Video game writer Niles River loves the work he does at Third Wave Studios: creating games with mass appeal that feature women, people of color, and LGBTQ characters. To make his job even better, his best friend is his boss and his twin brother works beside him. And they mostly agree that being on the forefront of social change is worth dealing with trollish vitriol-Niles is more worried about his clingy ex and their closeted intern's crush on his brother than he is about internet harassment.
But now the bodies on the ground are no longer virtual and someone's started hand-delivering threats to Niles's door. The vendetta against Third Wave has escalated, and to make matters worse, the investigating detective is an old flame who left Niles heartbroken for a life in the closet.
No change happens without pain, but can Niles justify continuing on with Third Wave when the cost is the blood of others? If he does, the last scene he writes may be his own death.
Most Helpful Customer Reviews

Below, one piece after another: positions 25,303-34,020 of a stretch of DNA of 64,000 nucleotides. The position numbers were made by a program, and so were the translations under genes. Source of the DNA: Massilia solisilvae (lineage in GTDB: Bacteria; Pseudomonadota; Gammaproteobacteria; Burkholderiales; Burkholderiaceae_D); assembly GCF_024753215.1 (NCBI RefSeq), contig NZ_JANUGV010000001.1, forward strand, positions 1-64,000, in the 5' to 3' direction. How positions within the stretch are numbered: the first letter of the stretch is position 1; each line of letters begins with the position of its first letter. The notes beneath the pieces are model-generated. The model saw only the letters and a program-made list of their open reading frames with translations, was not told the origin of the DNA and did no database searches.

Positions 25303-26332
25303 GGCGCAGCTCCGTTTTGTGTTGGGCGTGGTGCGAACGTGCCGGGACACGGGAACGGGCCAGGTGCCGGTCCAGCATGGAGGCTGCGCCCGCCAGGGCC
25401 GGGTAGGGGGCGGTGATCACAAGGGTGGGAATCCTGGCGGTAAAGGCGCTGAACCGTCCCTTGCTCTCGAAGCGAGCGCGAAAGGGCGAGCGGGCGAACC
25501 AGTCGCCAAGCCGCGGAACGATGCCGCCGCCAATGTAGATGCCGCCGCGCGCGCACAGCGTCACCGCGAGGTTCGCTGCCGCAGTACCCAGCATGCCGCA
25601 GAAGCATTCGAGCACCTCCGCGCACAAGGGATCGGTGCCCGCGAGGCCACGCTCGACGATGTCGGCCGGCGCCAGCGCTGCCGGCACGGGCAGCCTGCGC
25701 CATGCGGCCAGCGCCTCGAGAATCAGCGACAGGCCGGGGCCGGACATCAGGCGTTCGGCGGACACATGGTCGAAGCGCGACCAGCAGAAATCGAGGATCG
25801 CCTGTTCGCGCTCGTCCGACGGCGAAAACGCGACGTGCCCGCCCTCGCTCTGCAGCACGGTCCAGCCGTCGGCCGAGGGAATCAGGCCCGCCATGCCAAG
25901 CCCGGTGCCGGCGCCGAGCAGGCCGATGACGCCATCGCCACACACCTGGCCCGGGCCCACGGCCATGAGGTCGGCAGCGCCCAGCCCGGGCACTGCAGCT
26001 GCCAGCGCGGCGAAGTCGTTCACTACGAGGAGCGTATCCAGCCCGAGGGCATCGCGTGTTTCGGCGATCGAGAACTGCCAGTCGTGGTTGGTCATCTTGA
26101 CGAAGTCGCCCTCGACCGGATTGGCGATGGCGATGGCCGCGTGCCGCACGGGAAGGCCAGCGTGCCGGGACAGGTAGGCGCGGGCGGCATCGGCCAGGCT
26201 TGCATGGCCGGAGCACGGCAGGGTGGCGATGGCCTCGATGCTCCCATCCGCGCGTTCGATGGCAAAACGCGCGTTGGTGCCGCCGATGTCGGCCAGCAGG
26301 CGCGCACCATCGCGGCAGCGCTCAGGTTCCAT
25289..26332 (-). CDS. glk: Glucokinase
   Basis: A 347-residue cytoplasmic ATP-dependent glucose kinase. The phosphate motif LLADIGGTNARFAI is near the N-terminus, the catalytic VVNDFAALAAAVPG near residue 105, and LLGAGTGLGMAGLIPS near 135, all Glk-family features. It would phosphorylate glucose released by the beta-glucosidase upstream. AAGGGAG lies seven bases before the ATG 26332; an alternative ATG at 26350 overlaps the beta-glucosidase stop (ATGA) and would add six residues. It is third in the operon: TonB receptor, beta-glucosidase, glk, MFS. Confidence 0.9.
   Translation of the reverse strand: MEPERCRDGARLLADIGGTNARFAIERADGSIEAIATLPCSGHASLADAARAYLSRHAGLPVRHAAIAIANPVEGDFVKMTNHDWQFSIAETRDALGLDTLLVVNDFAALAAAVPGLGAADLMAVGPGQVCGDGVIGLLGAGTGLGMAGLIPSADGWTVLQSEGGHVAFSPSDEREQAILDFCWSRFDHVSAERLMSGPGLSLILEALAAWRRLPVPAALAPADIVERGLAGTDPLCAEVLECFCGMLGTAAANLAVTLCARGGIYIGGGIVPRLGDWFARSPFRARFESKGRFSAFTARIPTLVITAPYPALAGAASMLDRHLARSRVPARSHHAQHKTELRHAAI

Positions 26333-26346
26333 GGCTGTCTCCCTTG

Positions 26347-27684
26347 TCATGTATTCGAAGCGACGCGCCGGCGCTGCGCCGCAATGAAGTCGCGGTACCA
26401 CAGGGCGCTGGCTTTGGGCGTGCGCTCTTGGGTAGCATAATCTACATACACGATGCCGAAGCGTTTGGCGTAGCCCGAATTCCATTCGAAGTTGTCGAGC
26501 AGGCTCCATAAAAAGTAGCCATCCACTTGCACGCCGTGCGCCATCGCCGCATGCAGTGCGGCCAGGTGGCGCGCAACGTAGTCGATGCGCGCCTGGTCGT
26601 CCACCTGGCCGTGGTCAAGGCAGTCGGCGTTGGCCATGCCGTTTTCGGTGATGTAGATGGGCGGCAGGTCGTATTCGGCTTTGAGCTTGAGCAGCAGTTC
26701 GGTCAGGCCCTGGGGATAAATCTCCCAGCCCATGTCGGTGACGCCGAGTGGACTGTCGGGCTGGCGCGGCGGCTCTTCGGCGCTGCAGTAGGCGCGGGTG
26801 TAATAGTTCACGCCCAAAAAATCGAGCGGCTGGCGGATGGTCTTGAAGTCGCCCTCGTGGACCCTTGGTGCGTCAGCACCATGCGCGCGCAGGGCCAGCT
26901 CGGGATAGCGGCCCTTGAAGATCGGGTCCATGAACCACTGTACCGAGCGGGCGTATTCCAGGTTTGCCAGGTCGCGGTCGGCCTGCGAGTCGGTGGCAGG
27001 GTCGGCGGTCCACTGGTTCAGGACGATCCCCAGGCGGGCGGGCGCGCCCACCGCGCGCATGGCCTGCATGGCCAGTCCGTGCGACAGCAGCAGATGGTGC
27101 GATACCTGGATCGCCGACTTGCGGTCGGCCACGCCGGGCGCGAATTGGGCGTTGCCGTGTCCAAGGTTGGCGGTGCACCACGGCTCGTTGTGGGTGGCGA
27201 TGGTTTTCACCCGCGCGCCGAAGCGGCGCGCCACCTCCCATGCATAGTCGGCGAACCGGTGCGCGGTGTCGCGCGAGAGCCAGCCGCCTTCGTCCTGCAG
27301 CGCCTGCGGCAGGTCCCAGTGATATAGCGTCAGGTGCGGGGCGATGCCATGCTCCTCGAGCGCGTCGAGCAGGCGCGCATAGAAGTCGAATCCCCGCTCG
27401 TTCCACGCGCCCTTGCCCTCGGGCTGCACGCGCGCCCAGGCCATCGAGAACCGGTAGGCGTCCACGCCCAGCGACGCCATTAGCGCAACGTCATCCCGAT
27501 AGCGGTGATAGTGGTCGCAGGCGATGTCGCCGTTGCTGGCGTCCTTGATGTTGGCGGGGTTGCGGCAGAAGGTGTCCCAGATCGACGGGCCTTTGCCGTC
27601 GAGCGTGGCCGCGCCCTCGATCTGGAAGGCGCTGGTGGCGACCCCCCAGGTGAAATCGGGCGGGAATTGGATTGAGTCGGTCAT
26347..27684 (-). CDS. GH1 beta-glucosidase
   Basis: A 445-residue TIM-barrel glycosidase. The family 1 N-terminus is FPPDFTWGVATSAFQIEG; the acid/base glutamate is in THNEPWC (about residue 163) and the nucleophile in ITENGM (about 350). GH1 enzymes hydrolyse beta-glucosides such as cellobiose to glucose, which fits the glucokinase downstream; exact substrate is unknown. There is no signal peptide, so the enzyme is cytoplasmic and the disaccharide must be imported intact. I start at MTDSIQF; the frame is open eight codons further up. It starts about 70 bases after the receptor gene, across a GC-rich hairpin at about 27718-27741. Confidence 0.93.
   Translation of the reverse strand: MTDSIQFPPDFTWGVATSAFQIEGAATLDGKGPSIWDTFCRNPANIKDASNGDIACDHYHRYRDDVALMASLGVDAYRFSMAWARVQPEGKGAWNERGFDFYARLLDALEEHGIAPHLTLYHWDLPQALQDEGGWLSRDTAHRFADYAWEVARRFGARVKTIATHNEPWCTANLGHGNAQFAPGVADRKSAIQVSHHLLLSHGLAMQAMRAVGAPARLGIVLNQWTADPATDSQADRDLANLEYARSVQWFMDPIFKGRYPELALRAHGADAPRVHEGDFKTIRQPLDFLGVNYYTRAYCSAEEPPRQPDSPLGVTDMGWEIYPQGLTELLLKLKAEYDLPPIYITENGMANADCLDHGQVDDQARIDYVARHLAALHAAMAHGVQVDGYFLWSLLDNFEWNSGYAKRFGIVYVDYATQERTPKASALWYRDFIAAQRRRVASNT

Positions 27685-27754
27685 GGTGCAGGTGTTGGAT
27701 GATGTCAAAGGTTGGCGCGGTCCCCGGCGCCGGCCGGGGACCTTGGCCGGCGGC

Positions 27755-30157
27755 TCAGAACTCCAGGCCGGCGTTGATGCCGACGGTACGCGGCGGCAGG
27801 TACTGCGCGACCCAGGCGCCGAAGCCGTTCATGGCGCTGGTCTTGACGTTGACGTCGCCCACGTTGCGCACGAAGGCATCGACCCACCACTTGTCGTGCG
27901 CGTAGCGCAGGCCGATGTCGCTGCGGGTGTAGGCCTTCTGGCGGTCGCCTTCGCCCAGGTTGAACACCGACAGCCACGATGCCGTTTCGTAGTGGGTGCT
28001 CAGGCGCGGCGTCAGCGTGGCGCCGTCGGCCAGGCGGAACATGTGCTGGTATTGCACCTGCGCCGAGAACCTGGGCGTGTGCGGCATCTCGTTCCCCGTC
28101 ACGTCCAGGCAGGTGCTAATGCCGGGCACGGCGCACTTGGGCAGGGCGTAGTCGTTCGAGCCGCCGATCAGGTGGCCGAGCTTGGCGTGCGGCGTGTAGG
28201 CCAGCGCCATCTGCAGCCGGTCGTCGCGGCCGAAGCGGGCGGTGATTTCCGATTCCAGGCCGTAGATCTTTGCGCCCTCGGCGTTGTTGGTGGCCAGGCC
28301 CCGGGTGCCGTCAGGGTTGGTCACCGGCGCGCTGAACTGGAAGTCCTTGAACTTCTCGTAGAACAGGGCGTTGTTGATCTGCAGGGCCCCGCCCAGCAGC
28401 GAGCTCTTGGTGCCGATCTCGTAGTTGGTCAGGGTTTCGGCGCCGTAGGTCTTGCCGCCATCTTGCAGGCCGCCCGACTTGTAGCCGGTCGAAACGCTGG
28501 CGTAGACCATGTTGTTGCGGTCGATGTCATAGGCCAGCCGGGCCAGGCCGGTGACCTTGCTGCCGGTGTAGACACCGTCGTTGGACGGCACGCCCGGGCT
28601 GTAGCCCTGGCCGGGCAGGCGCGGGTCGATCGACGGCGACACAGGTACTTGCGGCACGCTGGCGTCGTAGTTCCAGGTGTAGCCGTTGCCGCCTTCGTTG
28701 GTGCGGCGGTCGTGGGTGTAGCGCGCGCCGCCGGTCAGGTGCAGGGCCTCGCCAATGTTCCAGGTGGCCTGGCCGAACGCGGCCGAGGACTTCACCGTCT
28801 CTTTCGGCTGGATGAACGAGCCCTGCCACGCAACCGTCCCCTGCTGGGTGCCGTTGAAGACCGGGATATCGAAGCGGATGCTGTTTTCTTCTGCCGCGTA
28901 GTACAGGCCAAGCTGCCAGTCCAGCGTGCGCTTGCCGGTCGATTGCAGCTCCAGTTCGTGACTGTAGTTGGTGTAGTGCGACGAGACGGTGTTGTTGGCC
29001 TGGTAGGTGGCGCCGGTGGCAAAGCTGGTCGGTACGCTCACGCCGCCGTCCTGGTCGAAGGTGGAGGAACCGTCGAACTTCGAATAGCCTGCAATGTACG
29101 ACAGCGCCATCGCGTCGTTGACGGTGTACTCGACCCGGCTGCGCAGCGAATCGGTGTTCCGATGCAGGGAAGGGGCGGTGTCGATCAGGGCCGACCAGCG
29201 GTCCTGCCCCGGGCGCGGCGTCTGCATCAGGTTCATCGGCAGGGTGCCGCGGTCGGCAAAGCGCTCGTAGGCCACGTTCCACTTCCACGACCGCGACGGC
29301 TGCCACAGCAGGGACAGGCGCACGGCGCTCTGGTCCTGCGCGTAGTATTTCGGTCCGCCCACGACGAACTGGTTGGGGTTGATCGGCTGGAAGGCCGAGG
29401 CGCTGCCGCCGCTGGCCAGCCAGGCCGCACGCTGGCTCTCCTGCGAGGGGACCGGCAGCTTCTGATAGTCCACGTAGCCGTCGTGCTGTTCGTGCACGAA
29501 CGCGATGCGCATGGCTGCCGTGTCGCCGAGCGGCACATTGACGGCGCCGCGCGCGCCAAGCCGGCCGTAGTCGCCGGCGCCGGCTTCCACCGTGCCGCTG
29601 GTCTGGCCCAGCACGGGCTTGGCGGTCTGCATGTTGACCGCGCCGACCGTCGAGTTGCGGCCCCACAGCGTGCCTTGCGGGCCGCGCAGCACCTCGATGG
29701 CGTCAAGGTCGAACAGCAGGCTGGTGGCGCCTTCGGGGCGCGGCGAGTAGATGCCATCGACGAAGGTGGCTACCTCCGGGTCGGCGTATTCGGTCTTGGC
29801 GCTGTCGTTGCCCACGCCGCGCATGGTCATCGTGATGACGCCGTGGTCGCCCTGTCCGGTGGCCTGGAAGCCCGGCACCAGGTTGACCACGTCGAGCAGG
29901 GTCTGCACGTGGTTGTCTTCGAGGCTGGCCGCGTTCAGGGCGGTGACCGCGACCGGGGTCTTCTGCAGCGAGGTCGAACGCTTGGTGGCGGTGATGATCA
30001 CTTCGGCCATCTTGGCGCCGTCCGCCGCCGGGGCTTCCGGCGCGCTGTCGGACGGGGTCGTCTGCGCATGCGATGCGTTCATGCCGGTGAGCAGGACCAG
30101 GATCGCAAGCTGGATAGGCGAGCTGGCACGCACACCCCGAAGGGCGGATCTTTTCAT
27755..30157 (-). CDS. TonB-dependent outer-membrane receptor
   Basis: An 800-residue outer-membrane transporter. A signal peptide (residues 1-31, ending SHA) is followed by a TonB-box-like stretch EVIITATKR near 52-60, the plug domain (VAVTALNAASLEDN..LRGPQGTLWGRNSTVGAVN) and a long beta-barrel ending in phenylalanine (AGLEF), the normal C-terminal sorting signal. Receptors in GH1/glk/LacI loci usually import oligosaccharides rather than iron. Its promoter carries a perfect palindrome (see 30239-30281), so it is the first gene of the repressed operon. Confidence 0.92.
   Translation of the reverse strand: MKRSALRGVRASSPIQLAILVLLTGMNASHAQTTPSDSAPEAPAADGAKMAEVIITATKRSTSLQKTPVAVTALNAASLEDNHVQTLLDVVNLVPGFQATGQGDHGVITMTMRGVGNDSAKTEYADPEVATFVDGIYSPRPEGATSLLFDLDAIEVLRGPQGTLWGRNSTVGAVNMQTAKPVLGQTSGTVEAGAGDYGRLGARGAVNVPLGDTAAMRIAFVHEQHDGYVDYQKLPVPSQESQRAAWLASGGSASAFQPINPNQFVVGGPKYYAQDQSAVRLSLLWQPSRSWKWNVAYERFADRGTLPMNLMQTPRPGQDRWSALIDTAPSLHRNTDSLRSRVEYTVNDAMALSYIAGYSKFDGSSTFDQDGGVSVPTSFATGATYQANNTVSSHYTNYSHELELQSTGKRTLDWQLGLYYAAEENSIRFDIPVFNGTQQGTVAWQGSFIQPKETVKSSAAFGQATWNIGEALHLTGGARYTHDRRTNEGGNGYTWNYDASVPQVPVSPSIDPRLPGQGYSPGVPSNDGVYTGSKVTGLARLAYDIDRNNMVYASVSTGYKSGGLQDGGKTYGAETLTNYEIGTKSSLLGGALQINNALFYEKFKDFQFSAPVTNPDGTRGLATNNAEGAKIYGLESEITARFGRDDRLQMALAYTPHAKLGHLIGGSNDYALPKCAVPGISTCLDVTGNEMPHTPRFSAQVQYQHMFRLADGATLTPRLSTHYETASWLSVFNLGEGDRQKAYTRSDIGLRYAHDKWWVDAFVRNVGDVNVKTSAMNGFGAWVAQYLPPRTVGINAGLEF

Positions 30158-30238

My daughter is a gamer. I sometimes think she spends way too much time on the computer playing her games. Seems all her friends are there. She doesn’t seem to have many “real world” friends. But, she tells me, it is her coping mechanism and since I spend just as much time buried in my make believe world of books, who am I to say otherwise? So I sit, glassy eyed, as she goes on and on and on and on about what is happening in the guild or with her character when we are together. Consequently, when I saw this, I thought why not. It might give me a different perspective and insight. I even discussed the book with my daughter, but the conversation didn’t go quite the way I thought it might. According to her, the bigotry and harassment discussed in this book is ten years old. She doesn’t see it much anymore, in the games. However, what we know about the “glass ceiling,” and general bigotry and intolerance in the real world, we could see the events in this story happening. In reading this book, I do have a better understanding of the gaming culture. For instance, I didn’t know I was an unusual parent in that, not only did/do I know about her gaming and the characters she plays, but I know the names of her “friends” and guild mates – by both their player name and, sometimes their real world name – in spite of the fact I am in no way a gamer. I was appalled to read that the parents of the victims in this story had no idea what their kids did on the computer. Was that poetic license on the part of the author, or real world? Considering that the author spent time letting us know that some of the things discussed in this book was based on real world events, I am left wondering. Now all this personal stuff aside, as you can see, the book did spark some thoughts, in my mind, to think about, as well as being a rather good murder mystery. It further discussed the whole video/computer games have undue influence on today’s youth controversy. The pros and the cons. I do have my own thoughts on that, but this is not the forum to discuss that. Suffice it to say, I was impressed with how this author incorporated such controversial hot buttons into a gripping and entertaining story. This story had murder, stalking, betrayal, good friends – old and new, romance, hot twins, hot cops, all the elements of a good story. I really didn’t want to put it down for things like sleep, but couldn’t keep my eyes open anymore. In some spots the soap box took over a bit too much, but not enough to throw me from the story. There was gaming, suspense, action, multiple visits to the hospital, angst, excitement, hot sex, and cuddles all done with good pacing. In my humble opinion, like Rose, Niles, Jordan, and all the staff of Third Wave gaming studios, participate – read the book. Everyone! It just might influence some change, acceptance and tolerance. Okay, I need to step off my soap box. This is an entertaining read with a wonderful story. Give it a try! I was provided a copy of this book in exchange for an honest review.